In the current study, parents reported the smell processing of their children in natural settings. Further studies could be conducted using neurological measures such as electroencephalography and P50 suppression test to evaluate the objective sensory responses. However, smelling of odor in laboratory conditions is a very different experience from when the same odor is smelled naturally because the source of the odor can often be seen in the laboratory condition. Both color and shape information affect olfactory discrimination and there is a multisensory interaction between olfaction and vision.34 In other words, visual world can affect perception of the odor.35-37 For example, some of the verbal labels could be activated by color because of color-odor association which has already existed.36 So, detection of odor is very hard when there is no other cue. Moreover, it is possible that color cues activate olfactory representations. The name of smell, even with lack of smell stimulation, can activate areas of smell-related perceptual processing in the brain.38 So, studying behaviors related to smell functioning in natural settings has above-mentioned problems and advantages.

Moreover, neither the current nor the previously mentioned studies considered the mode of olfactory delivery (i.e., orthonasal versus retronasal olfaction). The mode of olfactory delivery may activate different brain areas and networks.5 Further studies with larger sample size should include more items for evaluation of smell seeking behavior and the studies can be conducted with separating smell-seeking behaviors and over-responsiveness to smell. Future studies may consider different domains of olfactory function such as olfactory sensitivity, discrimination, and identification. In addition, children with clinically estimated mental retardation were not included in the current study. Further studies may include intellectual functioning, using a formal measurement to assess it.

There is scant research on olfactory function in ADHD children. None of the above-motioned studies in ADHD children included severity of ADHD, and the common problems of anxiety and oppositional behavior. The two studies that included ADHD subtypes included only two types of inattentive and combined types of ADHD, rather than its three types.15,19 But the present study included all the three types of ADHD. There was no difference among the three types of ADHD for both of the SSBO and SDA scales scores. These results do not support the idea that the three types of ADHD are distinct regarding neurophysiologic mechanisms of olfactory function in the children with ADHD.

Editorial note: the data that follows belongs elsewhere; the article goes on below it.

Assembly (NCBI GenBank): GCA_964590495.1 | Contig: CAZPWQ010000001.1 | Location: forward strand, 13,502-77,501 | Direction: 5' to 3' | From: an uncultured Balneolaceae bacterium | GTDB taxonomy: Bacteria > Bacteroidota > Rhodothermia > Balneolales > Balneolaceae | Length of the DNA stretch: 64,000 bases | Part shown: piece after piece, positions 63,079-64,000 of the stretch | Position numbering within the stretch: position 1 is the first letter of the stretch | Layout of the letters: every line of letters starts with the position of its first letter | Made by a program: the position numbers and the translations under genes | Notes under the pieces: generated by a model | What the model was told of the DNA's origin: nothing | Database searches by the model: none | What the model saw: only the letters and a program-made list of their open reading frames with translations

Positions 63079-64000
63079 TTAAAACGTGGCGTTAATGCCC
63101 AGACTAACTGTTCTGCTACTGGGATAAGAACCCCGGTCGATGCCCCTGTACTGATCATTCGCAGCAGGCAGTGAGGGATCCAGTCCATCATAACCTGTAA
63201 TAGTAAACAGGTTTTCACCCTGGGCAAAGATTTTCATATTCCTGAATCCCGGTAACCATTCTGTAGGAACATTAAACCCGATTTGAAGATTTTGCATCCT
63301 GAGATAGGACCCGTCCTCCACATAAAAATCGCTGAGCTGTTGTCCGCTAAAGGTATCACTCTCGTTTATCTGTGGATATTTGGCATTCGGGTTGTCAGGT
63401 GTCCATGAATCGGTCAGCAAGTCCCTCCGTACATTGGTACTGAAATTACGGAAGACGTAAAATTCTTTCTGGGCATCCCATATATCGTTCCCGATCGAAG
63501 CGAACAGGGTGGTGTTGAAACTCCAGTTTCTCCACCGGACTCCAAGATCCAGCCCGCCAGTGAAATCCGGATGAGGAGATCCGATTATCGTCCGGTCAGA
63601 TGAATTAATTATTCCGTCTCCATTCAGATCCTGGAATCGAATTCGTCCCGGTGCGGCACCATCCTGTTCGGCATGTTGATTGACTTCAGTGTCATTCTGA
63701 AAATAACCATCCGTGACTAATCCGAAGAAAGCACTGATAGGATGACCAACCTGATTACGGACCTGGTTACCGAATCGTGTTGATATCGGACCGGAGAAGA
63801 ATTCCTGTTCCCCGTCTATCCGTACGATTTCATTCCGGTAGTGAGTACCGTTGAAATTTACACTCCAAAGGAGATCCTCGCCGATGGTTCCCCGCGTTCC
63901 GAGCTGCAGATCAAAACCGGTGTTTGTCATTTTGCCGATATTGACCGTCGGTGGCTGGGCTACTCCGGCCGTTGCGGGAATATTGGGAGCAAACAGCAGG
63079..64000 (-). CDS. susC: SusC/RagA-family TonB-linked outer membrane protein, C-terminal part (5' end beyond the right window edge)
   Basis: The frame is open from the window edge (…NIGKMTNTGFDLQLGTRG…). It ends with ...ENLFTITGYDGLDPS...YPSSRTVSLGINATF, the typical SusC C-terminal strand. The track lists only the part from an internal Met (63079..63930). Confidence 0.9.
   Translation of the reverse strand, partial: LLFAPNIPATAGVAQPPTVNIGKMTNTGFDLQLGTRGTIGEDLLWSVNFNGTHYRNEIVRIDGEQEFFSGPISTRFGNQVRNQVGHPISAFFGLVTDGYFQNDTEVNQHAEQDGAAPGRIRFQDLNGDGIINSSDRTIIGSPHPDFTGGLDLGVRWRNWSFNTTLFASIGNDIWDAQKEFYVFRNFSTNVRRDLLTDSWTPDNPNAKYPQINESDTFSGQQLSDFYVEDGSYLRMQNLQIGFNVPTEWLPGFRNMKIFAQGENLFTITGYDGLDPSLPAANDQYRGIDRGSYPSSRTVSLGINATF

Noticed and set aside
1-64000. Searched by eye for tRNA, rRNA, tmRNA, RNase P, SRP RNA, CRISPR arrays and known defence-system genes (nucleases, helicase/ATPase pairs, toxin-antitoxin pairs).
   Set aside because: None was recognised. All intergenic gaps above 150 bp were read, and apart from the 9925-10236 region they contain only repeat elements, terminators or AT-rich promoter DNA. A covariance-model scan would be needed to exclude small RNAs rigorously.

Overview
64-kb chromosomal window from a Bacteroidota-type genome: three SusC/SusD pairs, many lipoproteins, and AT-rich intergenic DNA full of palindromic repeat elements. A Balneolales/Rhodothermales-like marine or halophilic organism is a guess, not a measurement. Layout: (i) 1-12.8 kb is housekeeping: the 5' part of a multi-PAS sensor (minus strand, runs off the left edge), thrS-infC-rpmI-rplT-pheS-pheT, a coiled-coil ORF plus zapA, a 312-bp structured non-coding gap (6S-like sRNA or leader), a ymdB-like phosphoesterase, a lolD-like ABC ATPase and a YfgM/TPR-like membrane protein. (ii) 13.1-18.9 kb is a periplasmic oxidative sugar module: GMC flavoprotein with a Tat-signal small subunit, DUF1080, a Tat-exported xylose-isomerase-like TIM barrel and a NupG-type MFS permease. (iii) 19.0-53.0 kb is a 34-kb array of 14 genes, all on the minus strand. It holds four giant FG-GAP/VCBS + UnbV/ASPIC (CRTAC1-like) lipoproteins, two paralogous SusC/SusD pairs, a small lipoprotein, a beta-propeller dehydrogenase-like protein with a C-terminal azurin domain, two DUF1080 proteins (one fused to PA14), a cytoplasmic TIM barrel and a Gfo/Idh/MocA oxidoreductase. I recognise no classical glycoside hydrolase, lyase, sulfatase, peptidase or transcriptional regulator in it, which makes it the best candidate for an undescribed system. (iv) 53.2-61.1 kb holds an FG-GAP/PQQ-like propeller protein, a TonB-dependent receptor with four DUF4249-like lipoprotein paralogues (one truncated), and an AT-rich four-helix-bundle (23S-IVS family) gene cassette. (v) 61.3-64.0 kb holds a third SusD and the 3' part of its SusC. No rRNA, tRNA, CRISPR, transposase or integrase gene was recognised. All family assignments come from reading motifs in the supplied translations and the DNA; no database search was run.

Despite these limitations, the current study has several strengths. It is the first study that investigated parent reported behavior related to olfactory function in the framework of different confounding variables. Secondly, it assessed this subject in a natural setting. Finally, it included the severity of ADHD.

With consideration that there is an olfaction deficit in children with ADHD15 and the association of severity of ADHD and anxiety symptoms with parent reported behavior related to olfactory function, it is noteworthy to survey if modalities restore olfactory function or if intervention on smell function system affects ADHD symptoms.

In summary, this first investigation of association of parent reported behavior related to olfactory function in ADHD children showed that the severity of ADHD is associated with more impaired SDA dysfunction. This association simply cannot be explained as consequences of ADHD or vice verse. It is possible that both of them have unique biological underpinnings or neurologic bases, with implications for diagnostic classification and therapeutic interventions.

Acknowledgments

There were no sources or any financial support or relationships or conflict of interest affecting this manuscript to be declared. Part of the data of this study was gathered in accompany with some other published studies.20,21,39 The author thanks Drs. Meftagh, Alavi, and Negarestani for their help.

References

1. Bennetto L, Kuschner ES, Hyman SL. Olfaction and taste processing in autism. Biol Psychiatry. 2007;62:1015–1021. [PMC free article] [PubMed]
2. McLaughlin NC, Westervelt HJ. Odor identification deficits in frontotemporal dementia: a preliminary study. Arch Clin Neuropsychol. 2008;23:119–123. [PubMed]
3. Castellanos FX, Giedd JN, Marsh WL, Hamburger SD, Vaituzis AC, Dickstein DP, et al. Quantitative brain magnetic resonance imaging in attention-deficit hyperactivity disorder. Arch Gen Psychiatry. 1996;53:607–616. [PubMed]
4. Martzke JS, Kopala LC, Good KP. Olfactory dysfunction in neuropsychiatric disorders: review and methodological considerations. Biol Psychiatry. 1997;42:721–732. [PubMed]
5. Small DM, Prescott J. Odor/taste integration and the perception of flavor. Exp Brain Res. 2005;166:345–357. [PubMed]
6. Sabri M, Radnovich AJ, Li TQ, Kareken DA. Neural correlates of olfactory change detection. Neuroimage. 2005;25:969–974. [PubMed]
7. Gottesman II, Gould TD. The endophenotype concept in psychiatry: etymology and strategic intentions. Am J Psychiatry. 2003;160:636–645. [PubMed]